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I'm having trouble solving this congruence: $$x^{114} \equiv 13 \pmod {29}.$$ I thought that it made sense to try to solve it using this idea: "Suppose you want to solve the congruence $ x^y \equiv a \pmod p$ (we will assume for the moment that $p$ is prime). Raise both sides to the power $z$ to obtain $x^{yz} \equiv a^z \pmod p$. Now if we can find a $z $ such that $yz \equiv 1 \pmod {p − 1}$ then the solution of the congruence will be $x \equiv a^z \pmod p$."

So I set $114 z \equiv 1 \pmod {28}$. However, $\gcd(114, 28) = 2$ and I can't solve for the inverse using the Euclidean algorithm. Does that statement that I quoted even come in handy anywhere?

Next I simplified $x^{114}$ to $x^2$ by Fermat's theorem.

I know that $x^2 \equiv 13 \pmod {29}$ has a solution because of the Legendre symbol: $$\left(\frac{13}{29}\right) \equiv 13^{14} \pmod {29} = 1$$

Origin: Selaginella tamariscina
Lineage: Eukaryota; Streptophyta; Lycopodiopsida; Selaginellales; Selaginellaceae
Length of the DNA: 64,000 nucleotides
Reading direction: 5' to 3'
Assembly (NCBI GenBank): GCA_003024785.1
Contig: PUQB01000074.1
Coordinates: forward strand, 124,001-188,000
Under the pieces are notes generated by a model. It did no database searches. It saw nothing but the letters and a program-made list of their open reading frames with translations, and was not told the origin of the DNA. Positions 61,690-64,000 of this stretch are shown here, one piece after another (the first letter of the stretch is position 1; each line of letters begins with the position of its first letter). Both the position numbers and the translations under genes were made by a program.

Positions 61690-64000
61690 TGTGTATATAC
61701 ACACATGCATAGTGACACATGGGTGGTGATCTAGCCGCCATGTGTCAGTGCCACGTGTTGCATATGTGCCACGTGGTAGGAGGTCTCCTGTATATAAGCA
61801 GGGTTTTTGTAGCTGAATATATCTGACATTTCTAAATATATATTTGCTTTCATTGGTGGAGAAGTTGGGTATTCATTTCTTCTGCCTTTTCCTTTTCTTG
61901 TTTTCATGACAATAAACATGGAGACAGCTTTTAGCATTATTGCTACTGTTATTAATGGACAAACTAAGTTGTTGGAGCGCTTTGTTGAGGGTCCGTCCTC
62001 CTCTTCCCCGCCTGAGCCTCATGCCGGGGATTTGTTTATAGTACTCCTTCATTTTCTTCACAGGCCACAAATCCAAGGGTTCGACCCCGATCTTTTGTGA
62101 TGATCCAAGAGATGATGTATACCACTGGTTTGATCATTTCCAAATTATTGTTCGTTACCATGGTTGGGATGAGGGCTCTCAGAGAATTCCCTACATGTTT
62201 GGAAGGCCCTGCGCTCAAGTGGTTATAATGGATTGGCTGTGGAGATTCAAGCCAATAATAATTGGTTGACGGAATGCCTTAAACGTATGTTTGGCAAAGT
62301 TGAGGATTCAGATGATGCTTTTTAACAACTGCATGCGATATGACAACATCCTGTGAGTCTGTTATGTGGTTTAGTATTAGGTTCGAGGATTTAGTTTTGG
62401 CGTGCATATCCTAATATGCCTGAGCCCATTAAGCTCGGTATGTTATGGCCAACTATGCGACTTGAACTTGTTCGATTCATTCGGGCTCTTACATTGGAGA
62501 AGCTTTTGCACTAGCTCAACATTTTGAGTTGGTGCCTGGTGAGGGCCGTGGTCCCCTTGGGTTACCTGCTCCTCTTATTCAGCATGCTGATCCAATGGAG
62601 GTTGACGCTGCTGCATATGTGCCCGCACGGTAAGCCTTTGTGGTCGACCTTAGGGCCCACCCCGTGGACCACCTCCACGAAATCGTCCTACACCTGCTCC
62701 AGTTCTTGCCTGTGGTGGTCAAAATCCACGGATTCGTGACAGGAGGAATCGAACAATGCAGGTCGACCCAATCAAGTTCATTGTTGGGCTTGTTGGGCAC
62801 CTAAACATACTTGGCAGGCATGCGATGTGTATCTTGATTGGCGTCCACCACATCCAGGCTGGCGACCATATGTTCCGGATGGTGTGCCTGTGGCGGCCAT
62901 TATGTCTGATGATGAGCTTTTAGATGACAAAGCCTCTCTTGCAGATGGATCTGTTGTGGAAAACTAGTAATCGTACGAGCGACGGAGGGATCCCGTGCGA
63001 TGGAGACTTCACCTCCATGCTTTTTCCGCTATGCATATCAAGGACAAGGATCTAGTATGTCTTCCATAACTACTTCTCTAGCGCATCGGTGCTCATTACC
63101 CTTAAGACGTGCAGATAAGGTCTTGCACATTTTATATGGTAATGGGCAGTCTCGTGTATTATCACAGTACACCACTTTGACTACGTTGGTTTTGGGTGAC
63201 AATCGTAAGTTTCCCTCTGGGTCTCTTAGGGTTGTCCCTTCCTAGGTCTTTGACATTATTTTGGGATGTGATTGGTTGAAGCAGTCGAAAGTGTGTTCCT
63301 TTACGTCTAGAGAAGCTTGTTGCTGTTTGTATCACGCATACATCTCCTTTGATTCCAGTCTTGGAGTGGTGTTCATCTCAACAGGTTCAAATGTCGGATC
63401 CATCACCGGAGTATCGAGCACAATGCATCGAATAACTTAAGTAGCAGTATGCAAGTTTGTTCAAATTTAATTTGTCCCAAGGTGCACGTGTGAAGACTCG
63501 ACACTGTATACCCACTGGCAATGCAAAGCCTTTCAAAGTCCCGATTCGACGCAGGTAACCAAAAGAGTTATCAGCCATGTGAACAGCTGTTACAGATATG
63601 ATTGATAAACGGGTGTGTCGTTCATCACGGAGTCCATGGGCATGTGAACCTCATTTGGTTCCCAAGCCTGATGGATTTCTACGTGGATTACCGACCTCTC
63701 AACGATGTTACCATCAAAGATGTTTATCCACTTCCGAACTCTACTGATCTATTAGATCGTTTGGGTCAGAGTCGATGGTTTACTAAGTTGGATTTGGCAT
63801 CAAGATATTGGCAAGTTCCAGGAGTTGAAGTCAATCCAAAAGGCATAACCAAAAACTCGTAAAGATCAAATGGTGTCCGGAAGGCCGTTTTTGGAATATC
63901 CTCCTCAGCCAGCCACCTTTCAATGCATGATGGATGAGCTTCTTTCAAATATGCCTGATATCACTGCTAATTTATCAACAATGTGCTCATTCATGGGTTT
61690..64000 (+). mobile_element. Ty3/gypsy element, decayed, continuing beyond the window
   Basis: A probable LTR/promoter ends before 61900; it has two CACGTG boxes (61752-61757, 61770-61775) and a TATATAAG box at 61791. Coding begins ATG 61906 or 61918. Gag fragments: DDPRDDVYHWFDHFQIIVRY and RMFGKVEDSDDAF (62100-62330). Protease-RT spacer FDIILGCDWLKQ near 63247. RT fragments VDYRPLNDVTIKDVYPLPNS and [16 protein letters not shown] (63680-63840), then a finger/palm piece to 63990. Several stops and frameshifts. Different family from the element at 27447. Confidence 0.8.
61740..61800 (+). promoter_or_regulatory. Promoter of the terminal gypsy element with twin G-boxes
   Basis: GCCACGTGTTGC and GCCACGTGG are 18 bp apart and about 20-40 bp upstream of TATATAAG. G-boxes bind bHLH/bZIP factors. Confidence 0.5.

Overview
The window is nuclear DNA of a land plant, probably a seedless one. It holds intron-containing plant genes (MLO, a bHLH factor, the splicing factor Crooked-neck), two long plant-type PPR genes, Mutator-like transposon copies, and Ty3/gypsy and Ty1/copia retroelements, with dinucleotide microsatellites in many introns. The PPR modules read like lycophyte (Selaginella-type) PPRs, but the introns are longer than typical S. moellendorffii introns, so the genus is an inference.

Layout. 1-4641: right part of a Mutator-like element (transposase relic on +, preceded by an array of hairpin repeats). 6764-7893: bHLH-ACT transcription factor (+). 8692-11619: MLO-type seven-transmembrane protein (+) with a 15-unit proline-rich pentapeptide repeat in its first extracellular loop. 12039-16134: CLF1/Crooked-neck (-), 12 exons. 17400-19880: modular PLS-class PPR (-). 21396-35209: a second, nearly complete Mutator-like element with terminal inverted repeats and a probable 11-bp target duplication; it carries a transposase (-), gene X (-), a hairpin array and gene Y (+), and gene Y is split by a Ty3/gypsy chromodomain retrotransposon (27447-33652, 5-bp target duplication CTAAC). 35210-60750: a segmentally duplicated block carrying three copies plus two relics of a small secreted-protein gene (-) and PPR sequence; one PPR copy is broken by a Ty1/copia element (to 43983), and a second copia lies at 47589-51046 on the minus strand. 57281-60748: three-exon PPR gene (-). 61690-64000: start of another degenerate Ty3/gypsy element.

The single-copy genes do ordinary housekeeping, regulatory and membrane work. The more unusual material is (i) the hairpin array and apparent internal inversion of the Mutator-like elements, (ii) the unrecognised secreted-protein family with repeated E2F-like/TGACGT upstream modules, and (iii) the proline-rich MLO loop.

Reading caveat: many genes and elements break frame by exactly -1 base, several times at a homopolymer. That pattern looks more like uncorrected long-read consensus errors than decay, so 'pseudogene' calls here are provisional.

The only way I have learned to solve for square roots is when $p \equiv 3 \pmod 4$. Since this isn't the case, I'm at a loss as to how to find the square root. Any tips or hints?

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Tonelli-Shanks or Cipolla algorithm in general. Here one just knows that $10^2 = 100 \equiv 13 \pmod{29}$, so $x \equiv \pm10 \pmod{29}$. –  Daniel Fischer Oct 7 '13 at 20:46
    
What does that $=1$ mean near the end? –  dfeuer Oct 7 '13 at 20:52
    
It's the Legendre symbol. If $(\frac ap) = +1$, then $x^2 = a (mod p)$ has a solution, and does not have a solution if = -1 –  Amber Oct 7 '13 at 20:55
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The notation looks very strange. If you mean $\left(\frac a p\right)=1$, why is that all mixed up with a congruence? –  dfeuer Oct 7 '13 at 20:58
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Once you have found a square root $x$ of $13$, you can use your idea to find the unique $y$ such that $y^{57}\equiv x\pmod{29}$. –  André Nicolas Oct 7 '13 at 21:00

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